What’s almost as depressing as Albuquerque hitting 100 homicides in September?
The mayor’s and police chief’s que sera, sera responses.
In the front-page Journal story Sept. 26, Albuquerque Police Chief Harold Medina acknowledged the city is on pace to break another deadly record (the current high mark is 119 in 2021):
“I don’t think it’s anything any of us wanted to be talking about. But I think it’s important that we admit where we’re at. We’ve had a lot of violence this past year. I think we should be prepared. Last year we had a record-setting year, and I don’t see this slowing down.”
Sure, you could give him credit for an honest, matter-of-fact approach. And for recognizing the societal issues that make this a long-term problem to solve. In the same conversation Medina advocated for more resources for the state’s criminal justice system, better pay for prosecutors, conflict resolution courses for children and more options for mental health and substance abuse treatment.
Except none of that helps anyone in Albuquerque feel safe today or prevents the city from hitting 120-plus killings this year.
Meanwhile, Mayor Tim Keller said “we are facing an epidemic of gun violence in America that has left Albuquerque families with wounds deeper than we can imagine. Today, APD is apprehending more of these perpetrators than ever before. We must, at every level, work to fix our broken criminal justice system to break these cycles of violence and to keep offenders off our streets.”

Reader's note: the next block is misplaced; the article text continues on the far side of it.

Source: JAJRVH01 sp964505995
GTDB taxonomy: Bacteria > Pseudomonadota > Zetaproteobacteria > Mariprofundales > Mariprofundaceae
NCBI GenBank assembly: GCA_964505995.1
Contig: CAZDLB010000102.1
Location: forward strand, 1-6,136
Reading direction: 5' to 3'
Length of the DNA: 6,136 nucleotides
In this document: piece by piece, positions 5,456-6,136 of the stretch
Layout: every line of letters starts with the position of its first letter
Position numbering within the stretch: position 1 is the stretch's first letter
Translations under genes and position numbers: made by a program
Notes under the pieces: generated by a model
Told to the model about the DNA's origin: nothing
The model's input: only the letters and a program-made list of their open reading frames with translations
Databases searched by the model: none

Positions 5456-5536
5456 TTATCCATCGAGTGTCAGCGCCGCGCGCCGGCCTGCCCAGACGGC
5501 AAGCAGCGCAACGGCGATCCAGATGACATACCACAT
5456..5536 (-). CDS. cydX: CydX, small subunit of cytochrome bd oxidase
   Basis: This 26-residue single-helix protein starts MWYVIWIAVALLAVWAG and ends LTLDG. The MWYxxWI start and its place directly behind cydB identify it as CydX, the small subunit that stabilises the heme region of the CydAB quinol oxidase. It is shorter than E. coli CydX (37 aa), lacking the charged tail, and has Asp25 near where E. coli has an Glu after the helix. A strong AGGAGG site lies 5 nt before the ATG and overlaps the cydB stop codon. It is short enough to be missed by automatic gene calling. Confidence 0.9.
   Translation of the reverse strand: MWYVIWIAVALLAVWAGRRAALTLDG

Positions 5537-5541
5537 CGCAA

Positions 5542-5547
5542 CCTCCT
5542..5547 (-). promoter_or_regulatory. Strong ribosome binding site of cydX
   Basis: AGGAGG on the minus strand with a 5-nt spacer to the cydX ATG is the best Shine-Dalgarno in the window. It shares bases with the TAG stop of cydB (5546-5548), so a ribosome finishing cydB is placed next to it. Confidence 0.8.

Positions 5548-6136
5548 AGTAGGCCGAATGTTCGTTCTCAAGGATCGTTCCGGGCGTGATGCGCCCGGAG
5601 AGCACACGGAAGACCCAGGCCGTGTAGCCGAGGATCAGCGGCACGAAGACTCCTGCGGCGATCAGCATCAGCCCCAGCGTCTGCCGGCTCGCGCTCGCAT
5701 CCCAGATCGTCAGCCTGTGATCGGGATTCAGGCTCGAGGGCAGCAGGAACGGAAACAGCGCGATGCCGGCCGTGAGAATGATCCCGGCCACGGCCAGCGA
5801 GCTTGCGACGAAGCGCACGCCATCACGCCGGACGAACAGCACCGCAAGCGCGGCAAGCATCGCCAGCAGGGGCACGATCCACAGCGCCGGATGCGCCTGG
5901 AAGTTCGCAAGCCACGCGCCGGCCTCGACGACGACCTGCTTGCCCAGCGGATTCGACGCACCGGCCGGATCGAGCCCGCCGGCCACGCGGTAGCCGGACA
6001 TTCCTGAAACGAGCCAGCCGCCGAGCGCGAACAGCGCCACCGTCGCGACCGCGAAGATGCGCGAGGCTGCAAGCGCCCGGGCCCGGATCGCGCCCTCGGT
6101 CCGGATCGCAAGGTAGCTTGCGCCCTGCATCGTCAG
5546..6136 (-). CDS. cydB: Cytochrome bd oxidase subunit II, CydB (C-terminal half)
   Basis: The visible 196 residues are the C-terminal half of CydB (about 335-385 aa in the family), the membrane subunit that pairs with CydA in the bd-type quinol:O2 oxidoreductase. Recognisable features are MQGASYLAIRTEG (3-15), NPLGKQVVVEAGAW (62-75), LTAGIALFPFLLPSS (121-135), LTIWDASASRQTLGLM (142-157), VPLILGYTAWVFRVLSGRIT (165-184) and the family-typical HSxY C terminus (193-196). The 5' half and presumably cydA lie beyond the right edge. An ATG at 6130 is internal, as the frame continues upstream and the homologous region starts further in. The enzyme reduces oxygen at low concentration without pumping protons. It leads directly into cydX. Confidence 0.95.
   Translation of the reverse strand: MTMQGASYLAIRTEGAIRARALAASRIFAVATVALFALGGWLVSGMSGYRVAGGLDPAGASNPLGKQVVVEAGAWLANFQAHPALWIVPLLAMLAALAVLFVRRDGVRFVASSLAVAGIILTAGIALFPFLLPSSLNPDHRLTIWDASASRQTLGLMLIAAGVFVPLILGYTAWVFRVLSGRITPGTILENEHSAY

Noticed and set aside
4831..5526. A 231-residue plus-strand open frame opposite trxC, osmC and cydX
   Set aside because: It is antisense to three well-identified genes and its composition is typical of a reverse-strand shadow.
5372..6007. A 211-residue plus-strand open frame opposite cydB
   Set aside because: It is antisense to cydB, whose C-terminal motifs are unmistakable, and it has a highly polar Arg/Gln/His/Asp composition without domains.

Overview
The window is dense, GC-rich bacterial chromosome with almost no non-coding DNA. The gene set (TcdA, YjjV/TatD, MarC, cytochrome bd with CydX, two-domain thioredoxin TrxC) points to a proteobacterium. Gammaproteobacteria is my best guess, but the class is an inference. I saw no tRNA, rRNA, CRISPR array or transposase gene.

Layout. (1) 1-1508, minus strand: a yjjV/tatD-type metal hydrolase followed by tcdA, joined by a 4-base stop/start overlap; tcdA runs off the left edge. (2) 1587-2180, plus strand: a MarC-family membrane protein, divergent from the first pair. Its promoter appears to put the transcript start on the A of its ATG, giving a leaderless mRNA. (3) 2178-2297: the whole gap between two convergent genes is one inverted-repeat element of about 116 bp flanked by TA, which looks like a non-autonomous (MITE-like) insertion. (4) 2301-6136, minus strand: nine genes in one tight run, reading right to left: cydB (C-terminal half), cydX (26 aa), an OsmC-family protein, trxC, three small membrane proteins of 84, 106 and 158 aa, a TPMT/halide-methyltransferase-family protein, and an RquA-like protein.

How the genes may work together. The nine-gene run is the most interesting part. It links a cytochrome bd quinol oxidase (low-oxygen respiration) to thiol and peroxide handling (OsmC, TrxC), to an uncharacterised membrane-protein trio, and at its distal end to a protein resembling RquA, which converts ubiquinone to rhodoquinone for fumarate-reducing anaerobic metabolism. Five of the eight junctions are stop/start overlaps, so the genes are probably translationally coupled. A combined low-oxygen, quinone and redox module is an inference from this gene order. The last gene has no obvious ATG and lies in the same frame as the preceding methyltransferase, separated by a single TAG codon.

Yes, we have heard ad nauseam that things are bad everywhere. But we don’t live everywhere. We live in Albuquerque.
While we recognize the long-term and systemic issues behind much of this crime, we are not hearing what APD is doing right now to try to curb this. More than 16,000 calls were handled by the new Public Community Safety Department the past year — calls that previously would have been handled by police. The mayor says they are freeing up officers for higher priority calls.
Is that getting more officers on the streets? Is APD deploying them where data says the most crime occurs?
We cannot accept daily homicides as business as usual. Since the 100th killing Sept. 25, these have been the headlines:
Sept. 29, “1 dead in reported shooting in Southwest Albuquerque”
Sept. 29, “Man found dead in NE ABQ”
Sept. 30, “Teen, 14, charged in fatal shooting on the West Side”
Sept. 30 “APD investigating homicide on East Central”
Sept. 30, “Homicide on West Side leaves 1 dead”
Oct. 2, “APD investigates ‘suspicious death’ on West Side”
Yes, long-term systemic changes are essential to breaking the cycle of violence, as the mayor said. But Albuquerqueans need to know what the city is doing short-term to attack violent crime.
This editorial first appeared in the Albuquerque Journal. It was written by members of the editorial board and is unsigned as it represents the opinion of the newspaper rather than the writers.